Welcome Back … Dr. B!

Welcome Back Kotter was a huge hit on TV back in the 70’s. Gabe Kaplan as Gabe Kotter, a high school teacher,  returns to his old high school in Brooklyn to teach.  The characters, including John Travolta, were unforgettable and the term  Sweathogs affectionately entered the education lexicon as a synonym for challenging students.  The cool think about Mr. Kotter was that he really cared about his students — he would have made a great middle school teacher.

Ed Brazee–professor, mentor, and friend to many Maine middle level educators–is experiencing his own “Welcome Back” moments this fall. What’s it like to return to a middle grades classroom after 20 + years at the university level???  Here, let’s have Ed tell his own story…

I never said it was easy!

Challenging…

Humbling…

Exhausting…

Fun.

And that was only my first day.

After a 29-year hiatus from teaching middle school this fall I’m teaching as a full-time, long-term substitute teacher at Leonard Middle School (Old Town, ME). Here is a glimpse into my first four weeks.

Challenging—YES! Being “on” all day; adjusting to the sprint-like pace from start to end of the school day: five minutes for homeroom, 35 minutes for academic focus, meet with the team, go to after-school PD, attend parent night, learn about the iPad rollout, set up my new Apple TV, learn how to use the Infinite Campus program for standards and more. And lunch is still only 11 minutes. I ate my lunch after school everyday for the first month. Note that I haven’t even mentioned teaching anything in this section. The new-to-me math curriculum, planning for our integrated block. Yes, I would say very challenging.

Humbling—After week one, humbling would have been at the top of the list. My favorite quote from week #1…“You know, we are like this because you are only a substitute.”  That told me volumes about my role in the class so I doubled my efforts and learned everyone’s name, saying hello to each one by name several times a day. At the end of week four, a compliment, “You are the best sub we’ve ever had.” Middle school student hyperbole, but still appreciated. Early on I was concerned that I couldn’t keep up as a middle school teacher. Many of the teachers at my school are my former students at UMaine and I still wake up at night with nightmares that they are lining up outside my room to see if I am the teacher I encouraged them to be. Yikes!

Exhausting—Bone tired. Come home and take a nap after school tired. Ok, the last time I taught middle school I was only 36 (now 65) so that might account for my tired state. On my feet for most of the day, of course, but more important is the sheer energy that 13- and 14-year-olds bring with them. Dozens, no hundreds of questions each day. My head is spinning. I am at my best as they walk in the door at 7:45 a.m. but many of them are still sleep walking. By noon when our integrated block begins, I’m ready for a nap. I push on! When I go home every night, my wife wants to hear about my day. I say that I need a quiet hour or two first.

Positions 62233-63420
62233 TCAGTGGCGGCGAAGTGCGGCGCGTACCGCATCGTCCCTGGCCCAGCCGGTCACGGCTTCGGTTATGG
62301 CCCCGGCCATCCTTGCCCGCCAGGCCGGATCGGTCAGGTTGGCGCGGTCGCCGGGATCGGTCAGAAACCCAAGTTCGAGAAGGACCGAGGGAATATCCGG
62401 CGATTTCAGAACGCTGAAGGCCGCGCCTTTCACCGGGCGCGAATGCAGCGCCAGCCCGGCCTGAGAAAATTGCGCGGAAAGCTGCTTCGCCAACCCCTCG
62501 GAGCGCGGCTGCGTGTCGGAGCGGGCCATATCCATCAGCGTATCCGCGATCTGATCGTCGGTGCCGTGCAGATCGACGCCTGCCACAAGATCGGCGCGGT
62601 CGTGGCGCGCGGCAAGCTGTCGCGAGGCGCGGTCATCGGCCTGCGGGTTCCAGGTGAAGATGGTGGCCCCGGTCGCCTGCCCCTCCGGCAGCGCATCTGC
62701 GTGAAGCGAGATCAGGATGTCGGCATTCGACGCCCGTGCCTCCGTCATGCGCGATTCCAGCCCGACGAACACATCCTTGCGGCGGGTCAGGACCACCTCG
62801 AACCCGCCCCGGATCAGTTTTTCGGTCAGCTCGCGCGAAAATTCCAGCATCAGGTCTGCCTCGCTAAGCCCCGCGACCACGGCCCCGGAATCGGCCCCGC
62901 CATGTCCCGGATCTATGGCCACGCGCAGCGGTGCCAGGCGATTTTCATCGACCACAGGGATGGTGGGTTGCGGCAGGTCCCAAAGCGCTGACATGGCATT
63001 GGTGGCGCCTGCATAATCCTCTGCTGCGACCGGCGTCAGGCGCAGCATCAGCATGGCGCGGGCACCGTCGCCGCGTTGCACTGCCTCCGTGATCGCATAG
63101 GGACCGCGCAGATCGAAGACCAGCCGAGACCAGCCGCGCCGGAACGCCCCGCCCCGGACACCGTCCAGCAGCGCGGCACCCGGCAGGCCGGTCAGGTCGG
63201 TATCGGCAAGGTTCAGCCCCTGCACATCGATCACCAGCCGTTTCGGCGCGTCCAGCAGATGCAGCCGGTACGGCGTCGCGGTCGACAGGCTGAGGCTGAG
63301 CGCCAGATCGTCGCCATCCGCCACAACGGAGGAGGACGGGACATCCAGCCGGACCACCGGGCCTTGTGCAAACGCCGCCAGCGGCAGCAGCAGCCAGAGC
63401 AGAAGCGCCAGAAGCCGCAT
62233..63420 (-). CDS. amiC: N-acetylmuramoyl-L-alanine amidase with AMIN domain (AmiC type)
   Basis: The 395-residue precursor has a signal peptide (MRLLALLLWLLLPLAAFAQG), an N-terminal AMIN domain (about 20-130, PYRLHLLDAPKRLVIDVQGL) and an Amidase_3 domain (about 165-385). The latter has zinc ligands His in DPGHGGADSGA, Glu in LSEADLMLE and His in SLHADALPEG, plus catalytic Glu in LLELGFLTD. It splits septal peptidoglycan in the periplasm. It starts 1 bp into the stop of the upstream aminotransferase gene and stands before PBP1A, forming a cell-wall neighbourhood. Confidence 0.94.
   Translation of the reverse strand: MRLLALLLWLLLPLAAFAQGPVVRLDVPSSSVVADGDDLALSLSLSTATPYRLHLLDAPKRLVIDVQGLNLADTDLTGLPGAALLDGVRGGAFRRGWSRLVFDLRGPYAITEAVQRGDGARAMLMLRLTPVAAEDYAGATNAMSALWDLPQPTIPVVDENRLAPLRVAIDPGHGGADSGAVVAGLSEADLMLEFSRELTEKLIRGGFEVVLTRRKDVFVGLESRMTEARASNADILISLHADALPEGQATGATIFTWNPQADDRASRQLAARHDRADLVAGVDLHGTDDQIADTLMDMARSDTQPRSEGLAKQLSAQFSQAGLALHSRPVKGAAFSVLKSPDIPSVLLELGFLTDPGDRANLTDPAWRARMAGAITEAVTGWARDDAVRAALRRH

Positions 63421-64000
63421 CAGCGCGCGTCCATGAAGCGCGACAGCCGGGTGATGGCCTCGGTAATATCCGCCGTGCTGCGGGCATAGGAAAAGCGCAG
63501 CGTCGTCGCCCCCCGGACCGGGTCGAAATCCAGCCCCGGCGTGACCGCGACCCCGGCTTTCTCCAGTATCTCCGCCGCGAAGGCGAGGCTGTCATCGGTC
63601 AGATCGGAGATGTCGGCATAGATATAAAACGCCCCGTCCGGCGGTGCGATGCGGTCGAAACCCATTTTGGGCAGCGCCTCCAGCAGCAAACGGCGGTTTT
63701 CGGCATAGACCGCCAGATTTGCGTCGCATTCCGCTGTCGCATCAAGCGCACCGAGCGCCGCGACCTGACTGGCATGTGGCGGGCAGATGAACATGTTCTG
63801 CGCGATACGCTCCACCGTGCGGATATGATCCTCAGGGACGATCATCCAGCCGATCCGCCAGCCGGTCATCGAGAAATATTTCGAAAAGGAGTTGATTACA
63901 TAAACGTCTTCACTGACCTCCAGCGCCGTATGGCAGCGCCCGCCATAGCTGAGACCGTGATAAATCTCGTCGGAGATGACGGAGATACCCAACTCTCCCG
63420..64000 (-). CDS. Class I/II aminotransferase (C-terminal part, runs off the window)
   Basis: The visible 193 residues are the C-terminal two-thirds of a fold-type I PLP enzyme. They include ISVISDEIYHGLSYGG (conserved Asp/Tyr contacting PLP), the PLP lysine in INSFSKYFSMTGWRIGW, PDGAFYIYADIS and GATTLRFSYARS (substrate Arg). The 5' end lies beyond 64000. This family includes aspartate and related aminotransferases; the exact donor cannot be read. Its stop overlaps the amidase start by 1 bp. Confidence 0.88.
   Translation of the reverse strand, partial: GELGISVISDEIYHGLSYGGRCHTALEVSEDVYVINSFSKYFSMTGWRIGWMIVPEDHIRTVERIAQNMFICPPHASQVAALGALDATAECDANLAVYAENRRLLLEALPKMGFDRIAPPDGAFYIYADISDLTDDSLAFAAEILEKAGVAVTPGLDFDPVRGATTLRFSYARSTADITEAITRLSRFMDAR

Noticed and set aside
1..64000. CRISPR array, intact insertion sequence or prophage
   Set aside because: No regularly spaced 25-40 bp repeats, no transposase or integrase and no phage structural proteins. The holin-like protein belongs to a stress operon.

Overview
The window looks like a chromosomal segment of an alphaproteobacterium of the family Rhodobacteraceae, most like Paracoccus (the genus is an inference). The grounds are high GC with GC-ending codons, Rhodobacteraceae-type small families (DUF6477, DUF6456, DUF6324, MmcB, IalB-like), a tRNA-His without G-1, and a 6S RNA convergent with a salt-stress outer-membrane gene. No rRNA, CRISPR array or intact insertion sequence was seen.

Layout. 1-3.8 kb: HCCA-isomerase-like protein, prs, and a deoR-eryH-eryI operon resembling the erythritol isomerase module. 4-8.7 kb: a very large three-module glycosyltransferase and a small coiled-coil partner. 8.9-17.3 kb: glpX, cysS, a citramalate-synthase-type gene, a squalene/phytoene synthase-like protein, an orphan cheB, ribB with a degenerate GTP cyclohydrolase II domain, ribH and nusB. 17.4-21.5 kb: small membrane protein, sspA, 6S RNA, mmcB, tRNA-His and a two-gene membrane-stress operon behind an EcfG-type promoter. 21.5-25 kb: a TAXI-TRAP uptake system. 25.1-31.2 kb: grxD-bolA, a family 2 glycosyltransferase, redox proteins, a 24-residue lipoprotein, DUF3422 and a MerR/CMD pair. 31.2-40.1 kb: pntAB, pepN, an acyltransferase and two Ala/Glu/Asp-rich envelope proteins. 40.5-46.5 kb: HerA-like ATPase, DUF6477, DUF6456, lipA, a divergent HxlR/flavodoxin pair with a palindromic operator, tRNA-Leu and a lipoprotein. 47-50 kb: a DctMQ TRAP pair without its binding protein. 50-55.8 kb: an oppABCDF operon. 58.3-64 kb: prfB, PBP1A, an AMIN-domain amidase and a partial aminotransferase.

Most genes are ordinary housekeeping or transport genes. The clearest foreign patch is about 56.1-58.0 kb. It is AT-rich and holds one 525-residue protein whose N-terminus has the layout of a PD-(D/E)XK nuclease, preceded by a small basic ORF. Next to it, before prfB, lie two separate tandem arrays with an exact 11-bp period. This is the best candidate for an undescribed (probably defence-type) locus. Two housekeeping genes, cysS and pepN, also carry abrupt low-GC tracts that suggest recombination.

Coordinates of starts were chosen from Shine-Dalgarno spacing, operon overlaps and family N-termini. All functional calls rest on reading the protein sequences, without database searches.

Fun—With my limited observation of the first few weeks of school, I would say that 8th graders haven’t changed all that much since my last teaching stint. Still interested in themselves and each other. Still caring, sometimes compassionate…and noisy! They make me laugh with the things they say, who they are, and who they hope to be. Best quote of week #4 during a discussion about digital citizenship…”Dr. Brazee, did you know that in some states it is illegal to have sexual relations with a porcupine?” When I heard that I said to myself, “Ed, welcome back to middle school!”

I am extremely fortunate to be in an excellent middle school with great kids, a supportive administration, helpful and encouraging teachers, and engaged parents. And I am very lucky to be teaching as the third member of a 2-person team! I’m subbing for my good friend and long-time colleague (and former student) Dr. Gert Nesin who is undergoing medical treatment this year; our teaming partner is Jay Meigs-McDonald. To watch these two in action is a treat and a learning experience everyday for me. Gert will be in and out as she is able and we will connect with her electronically when she can’t come to school. Just this week she taught a math lesson to our 8th grade class from her living room. Powerful and amazing; more on this later.

It feels great to be back.
Ed Brazee

Substitute Teacher

Welcome Back Dr. B!

Ed

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About Jill Spencer

I taught middle school for many years, and now I consult with schools across the country and internationally in the areas of curriculum and instruction, including technology integration. Please also check out my blog about middle school teaming at http://teamingrocks.wordpress.com/. Other publications include: Teaming Rocks! Collaborate in Powerful Ways to Ensure Student Success Everyone’s Invited! Interactive Strategies That Engage Young Adolescents 10 Differentiation Strategies for Building Prior Knowledge
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One Response to Welcome Back … Dr. B!

  1. Barbara Greenstone says:

    I know exactly how Ed feels. After 10 years away from the classroom, working for MLTI, I’m now back in school. I love teaching kids again but I’m 10 years older and the pace of the school day exhausts me. Even so, I can’t think of a better place to be.

    Kudos to Ed for practicing what he preaches. How many other college professors have the courage to do this?

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